WASHINGTON – The all-volunteer rifle squad that George J. Weiss Jr. started three decades ago has delivered the final salute at more than 56,400 military burials.
Weiss, a World War II veteran, has made it his mission to provide military honors to deceased veterans at Fort Snelling National Cemetery in Minneapolis.
President Barack Obama today will recognize him and 12 other people with the Presidential Citizens Medal, the second highest honor that can be conferred on an American civilian.
Weiss’ desire to start the volunteer rifle squad came after a friend died in 1977 and the local Veterans of Foreign Wars post couldn’t provide the military honors at the burial. He pledged to start a memorial squad after he retired. And when he ended his 30-year career as a utility repairman with Ford Motor Co., Weiss formed a memorial squad of six people. Today, it’s comprised of 130 men.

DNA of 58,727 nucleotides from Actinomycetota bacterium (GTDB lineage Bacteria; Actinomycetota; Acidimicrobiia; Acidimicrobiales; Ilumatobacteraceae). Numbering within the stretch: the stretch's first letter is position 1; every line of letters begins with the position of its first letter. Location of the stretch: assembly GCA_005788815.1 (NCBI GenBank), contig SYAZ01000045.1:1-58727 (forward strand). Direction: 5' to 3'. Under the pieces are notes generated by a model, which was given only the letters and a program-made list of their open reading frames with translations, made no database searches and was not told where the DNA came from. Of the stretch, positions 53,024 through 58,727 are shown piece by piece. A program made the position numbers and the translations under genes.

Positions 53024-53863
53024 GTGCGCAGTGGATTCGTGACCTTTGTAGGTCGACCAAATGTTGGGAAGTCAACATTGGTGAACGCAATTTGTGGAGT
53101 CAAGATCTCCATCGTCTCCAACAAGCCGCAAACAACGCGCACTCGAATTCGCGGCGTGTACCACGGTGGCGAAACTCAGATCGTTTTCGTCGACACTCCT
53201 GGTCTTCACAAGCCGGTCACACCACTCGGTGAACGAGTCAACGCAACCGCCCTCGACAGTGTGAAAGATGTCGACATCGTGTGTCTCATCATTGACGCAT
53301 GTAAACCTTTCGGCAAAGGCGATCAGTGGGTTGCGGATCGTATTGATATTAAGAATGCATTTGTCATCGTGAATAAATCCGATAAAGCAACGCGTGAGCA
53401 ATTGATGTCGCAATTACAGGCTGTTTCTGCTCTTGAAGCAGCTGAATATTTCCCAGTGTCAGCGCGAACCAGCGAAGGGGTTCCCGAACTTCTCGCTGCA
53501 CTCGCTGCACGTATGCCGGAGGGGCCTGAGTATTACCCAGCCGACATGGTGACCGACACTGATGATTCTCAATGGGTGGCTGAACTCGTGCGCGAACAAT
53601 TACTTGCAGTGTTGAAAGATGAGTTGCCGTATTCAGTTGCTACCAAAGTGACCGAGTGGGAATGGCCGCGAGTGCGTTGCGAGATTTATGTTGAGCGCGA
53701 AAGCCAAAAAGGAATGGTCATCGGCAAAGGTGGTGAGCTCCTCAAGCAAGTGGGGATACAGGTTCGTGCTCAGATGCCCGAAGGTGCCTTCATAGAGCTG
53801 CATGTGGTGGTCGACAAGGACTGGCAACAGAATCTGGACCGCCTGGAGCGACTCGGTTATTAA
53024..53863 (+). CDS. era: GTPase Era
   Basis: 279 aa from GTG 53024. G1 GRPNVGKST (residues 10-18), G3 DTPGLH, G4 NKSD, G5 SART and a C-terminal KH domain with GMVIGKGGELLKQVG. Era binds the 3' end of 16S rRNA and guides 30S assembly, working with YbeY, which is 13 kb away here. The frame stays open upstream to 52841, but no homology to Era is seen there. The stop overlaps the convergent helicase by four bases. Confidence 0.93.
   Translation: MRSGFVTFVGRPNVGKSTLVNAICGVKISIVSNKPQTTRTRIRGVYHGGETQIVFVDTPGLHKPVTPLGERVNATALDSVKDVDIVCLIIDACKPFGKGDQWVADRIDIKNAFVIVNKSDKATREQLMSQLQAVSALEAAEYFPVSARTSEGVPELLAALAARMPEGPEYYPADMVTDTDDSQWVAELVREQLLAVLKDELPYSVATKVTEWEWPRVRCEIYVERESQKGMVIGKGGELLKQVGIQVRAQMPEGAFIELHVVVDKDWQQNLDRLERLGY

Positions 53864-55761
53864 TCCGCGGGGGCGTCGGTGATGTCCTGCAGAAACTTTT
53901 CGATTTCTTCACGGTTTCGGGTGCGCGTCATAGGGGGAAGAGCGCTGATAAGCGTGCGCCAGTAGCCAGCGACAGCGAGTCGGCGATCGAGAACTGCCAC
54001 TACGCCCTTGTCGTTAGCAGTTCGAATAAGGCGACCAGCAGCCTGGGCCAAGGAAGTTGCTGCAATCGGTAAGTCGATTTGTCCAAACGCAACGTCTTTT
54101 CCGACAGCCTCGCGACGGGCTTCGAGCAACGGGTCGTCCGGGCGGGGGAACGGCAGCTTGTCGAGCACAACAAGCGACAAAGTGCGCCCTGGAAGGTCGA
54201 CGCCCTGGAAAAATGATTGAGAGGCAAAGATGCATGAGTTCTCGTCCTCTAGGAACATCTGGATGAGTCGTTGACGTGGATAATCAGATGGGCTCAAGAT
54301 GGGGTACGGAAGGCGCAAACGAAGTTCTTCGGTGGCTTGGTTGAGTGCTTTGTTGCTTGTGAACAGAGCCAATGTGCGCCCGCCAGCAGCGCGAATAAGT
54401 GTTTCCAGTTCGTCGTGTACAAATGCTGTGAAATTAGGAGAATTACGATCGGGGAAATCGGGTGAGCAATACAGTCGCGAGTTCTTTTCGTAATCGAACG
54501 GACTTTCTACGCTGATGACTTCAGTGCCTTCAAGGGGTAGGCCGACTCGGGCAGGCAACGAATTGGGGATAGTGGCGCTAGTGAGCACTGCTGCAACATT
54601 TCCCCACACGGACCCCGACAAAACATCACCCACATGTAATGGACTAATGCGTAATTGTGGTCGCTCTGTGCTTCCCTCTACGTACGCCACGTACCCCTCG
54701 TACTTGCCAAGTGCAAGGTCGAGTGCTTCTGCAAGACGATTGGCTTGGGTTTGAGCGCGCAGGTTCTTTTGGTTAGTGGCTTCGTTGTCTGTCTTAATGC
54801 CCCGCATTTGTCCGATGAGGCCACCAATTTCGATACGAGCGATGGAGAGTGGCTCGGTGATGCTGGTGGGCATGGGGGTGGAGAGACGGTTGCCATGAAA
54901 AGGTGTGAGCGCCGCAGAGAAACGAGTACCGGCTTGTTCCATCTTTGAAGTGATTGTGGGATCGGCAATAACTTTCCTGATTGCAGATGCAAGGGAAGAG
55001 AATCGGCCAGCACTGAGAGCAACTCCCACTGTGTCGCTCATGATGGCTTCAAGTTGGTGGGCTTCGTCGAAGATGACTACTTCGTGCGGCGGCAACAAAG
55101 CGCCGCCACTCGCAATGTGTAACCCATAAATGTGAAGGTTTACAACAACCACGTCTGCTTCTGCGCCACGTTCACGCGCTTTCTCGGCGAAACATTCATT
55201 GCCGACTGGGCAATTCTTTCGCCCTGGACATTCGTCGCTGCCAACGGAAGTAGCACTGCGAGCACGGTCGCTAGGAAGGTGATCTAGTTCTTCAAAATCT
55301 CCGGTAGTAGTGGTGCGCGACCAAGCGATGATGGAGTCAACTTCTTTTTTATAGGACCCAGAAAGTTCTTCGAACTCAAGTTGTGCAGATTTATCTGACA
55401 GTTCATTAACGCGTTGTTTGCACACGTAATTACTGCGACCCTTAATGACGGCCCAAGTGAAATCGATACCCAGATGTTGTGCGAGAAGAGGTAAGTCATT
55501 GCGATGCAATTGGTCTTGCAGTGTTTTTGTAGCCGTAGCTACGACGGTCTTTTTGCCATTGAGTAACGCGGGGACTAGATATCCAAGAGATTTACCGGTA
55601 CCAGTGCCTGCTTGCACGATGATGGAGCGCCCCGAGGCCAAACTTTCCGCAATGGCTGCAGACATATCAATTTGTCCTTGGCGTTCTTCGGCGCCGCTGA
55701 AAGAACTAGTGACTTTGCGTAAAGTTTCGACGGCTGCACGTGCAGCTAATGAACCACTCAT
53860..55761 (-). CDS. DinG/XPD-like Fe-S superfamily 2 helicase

“We don’t know 99 percent of the people we’re burying – they’re strangers,” Weiss said. “But still, we’ve all been in the military, and we try to take care of each other.”
This year’s Citizens Medal winners have helped the poor and advocated for deaf children. One honoree is focused on conservation, while another helps young pregnant women with education. They also include a Colombian immigrant who regularly feeds about 130 people, and a 9/11 widow who has reached out to help widows in Afghanistan.
The other 2010 Citizens Medal recipients are: Daisy Brooks, of Chicago; Betty Chinn, of Eureka, Calif.; Roberta Diaz Brinton, of Los Angeles; Cynthia Church, of Wilmington, Del.; Mary K. Hoodhood, of Grand Rapids, Mich.; Kimberly McGuiness, of Cave Spring, Ga.; Jorge Muniz, of New York; Lisa Nigro, of Chicago; Mary Ann Phillips, of Star Valley Ranch, Wyo.; Elizabeth Cushman Titus Putnam, of Shaftsbury, Vt.; Susan Retik, of Needham, Mass.; and Myrtle Faye Rumph, of Inglewood, Calif.